Halia (Raffles Hotel)

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Yeah, um. You see that? I’m not even starting with a decent introduction to the place. Instead I just thrust their sticky toffee date pudding in your faces because I believe that’s what you deserve as a perfectly decent introduction. So now yes, I proclaim this a decent introduction. I hope that’s alright. And because I believe in revolting carnal pleasure before anything less provocative gets in the way. Halia at Raffles Hotel, or in other words that place I always pass by whilst brisk walking with my Dad in the Botanic Gardens, except this time it’s at the oldest hotel in the country. I’ll just run you through this pudding real quick.

Sticky toffee date pudding –$10

Honestly one of the best I’ve ever had. Ok so, when it came, I thought it looked a little boring. Average-sized flattened cuboid with some probably average vanilla ice cream for tradition’s sake. Ha, wrong again. It undoubtedly beat the one from Marmalade Pantry, in terms of texture and sweetness level. This tongue can’t take too much of a sugar overload, I swear. Yes, even I. It could shrivel up and die. This was surprisingly moist, although the banana bread appearance could be refined. Moist, dense, with the right amount of aeration to soak up all the cool vanilla and warm, sweet caramel, like a brown child grovelling on sticky ground for some fair-weather pleasure. I particularly enjoyed the slight addition of sea salt and homemade (yes, yes) butterscotch.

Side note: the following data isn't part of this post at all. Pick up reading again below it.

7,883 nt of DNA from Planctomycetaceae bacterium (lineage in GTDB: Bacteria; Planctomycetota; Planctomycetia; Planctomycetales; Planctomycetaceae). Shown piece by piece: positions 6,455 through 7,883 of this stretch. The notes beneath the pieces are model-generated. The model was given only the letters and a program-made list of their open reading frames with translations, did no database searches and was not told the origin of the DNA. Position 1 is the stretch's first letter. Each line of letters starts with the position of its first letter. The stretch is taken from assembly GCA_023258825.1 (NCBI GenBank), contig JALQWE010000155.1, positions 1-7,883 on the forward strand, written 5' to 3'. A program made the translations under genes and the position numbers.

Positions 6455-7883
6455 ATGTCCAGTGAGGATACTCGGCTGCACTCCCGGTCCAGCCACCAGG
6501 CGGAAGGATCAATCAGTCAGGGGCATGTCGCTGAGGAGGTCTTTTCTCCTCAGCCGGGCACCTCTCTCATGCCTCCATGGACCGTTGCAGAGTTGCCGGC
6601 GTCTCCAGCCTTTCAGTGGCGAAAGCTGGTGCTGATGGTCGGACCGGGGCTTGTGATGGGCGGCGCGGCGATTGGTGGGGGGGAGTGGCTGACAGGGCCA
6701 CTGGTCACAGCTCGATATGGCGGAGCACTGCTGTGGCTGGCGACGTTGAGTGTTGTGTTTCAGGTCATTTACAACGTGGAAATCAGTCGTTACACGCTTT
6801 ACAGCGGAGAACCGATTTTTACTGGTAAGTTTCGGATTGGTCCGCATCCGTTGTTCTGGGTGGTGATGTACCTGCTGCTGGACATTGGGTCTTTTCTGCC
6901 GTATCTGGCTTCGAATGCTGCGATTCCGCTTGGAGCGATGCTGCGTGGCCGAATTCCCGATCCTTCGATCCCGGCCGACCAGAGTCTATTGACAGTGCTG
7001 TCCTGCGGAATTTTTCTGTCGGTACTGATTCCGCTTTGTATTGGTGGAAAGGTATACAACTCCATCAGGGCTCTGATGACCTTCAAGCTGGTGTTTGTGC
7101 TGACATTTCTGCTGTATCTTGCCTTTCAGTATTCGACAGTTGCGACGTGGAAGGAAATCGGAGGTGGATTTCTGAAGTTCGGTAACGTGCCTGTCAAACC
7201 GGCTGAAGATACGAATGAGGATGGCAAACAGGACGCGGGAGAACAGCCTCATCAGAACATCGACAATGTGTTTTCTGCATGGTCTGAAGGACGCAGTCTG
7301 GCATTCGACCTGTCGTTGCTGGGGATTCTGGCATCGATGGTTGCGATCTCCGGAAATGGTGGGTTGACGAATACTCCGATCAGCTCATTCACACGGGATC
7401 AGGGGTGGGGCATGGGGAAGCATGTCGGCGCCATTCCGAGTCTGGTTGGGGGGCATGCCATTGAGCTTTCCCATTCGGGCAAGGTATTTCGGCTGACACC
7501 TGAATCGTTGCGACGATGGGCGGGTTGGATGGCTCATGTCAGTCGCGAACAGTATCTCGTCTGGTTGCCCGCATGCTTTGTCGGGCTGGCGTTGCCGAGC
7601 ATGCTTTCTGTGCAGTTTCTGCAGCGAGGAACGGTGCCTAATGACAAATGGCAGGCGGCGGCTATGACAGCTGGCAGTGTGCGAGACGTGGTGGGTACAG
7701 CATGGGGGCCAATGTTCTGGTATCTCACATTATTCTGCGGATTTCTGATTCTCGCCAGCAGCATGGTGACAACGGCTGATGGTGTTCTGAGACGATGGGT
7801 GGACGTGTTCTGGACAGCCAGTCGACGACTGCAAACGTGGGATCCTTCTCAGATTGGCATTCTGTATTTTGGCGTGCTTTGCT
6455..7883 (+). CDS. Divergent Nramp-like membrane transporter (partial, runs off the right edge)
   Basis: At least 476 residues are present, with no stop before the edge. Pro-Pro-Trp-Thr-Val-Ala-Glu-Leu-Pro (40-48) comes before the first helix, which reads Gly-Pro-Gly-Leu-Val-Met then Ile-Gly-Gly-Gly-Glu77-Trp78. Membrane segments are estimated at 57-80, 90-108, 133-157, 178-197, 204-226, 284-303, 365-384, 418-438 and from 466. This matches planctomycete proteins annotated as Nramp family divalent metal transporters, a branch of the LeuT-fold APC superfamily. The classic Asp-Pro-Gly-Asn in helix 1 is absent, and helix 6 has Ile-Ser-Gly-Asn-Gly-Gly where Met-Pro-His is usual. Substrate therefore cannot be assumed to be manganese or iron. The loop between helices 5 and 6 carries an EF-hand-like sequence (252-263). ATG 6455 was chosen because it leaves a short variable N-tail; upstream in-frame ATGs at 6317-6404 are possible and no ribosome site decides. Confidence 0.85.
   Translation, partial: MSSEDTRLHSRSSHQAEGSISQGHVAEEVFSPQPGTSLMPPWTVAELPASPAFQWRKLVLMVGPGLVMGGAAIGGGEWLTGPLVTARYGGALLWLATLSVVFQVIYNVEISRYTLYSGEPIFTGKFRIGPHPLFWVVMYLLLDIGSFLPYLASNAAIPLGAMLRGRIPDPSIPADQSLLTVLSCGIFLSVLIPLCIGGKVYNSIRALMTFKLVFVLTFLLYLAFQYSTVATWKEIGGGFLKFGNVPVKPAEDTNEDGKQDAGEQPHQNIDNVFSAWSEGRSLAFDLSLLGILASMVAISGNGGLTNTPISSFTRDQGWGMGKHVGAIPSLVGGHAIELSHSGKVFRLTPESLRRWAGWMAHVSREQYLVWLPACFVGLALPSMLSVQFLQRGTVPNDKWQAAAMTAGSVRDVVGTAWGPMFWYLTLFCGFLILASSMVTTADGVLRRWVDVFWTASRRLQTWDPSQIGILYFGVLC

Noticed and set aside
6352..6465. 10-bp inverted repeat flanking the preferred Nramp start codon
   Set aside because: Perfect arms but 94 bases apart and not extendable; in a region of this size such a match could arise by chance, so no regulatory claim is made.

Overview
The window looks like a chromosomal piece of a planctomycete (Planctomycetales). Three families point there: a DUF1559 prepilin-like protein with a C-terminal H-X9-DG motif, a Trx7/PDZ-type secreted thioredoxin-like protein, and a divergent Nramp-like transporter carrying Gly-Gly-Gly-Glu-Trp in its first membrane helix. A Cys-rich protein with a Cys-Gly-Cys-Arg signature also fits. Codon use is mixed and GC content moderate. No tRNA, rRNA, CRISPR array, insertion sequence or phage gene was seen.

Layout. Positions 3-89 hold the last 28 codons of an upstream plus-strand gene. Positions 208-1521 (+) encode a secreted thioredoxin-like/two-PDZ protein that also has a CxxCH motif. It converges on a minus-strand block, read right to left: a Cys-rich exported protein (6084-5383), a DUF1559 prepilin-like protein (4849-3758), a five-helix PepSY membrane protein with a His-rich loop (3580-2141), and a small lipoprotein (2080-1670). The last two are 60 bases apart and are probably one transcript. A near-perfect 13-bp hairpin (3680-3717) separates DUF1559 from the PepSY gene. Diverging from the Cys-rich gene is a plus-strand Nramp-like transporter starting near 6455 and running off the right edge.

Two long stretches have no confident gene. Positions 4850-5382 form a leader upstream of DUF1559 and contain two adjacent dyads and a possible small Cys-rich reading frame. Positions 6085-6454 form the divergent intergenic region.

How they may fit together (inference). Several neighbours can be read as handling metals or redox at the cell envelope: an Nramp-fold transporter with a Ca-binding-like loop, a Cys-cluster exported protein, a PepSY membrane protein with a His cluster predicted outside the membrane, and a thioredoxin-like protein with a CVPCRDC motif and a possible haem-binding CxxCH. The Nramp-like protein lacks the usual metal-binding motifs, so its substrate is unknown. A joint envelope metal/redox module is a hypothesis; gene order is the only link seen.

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Chilli crab dip with toasted baguette– $14

Deep fried squid, with spring onion lime syrup dip and piquant mayo– $14

Pork sausage and mash (from kids menu)

Fried bocconcini, roast red onion, capsicum and mesclun salad with balsamic – $17

Alright, I didn’t know the fare here was going to be that impressive. The mother and I shared the three starters; that chilli crab dip was divine- mildly spicy, creamy, well-textured with the even slivers of fresh crab meat. Ugh, yum, especially with the oh-so sophisticatedly toasted baguette. Eat it slow, or you may get a crabby overdose with no room for any of the other rather amazing stuff. The bocconcini (mozzarella) salad was a perfectly petite size, offering crunch and serious stringiness, as you may see in the photo above. Yeah, that was vulgar stringiness. Thank goodness for the tart and lemony salad, or the little fried balls by themselves would have been plain, old, trite things. As for the squid, what was most intriguing was the sauces they served it with. Hello, sweet pairings (?). I was confused, then intrigued, then pleased. I used the two dips as an excuse for the baguette, because I thought it’s toasted, airy texture fit the soaking process more, and made the whole experience of dip and eat more enjoyable. I picked at some of my sister’s sausage and mash, almost scoffing at the putrid size (who was I to judge, it was a damn kids option for goodness sake), but was shocked at the aromatic, whipped velvet of white, speckled mash, and juicy, well done pork sausage. It didn’t even need a sauce reduction!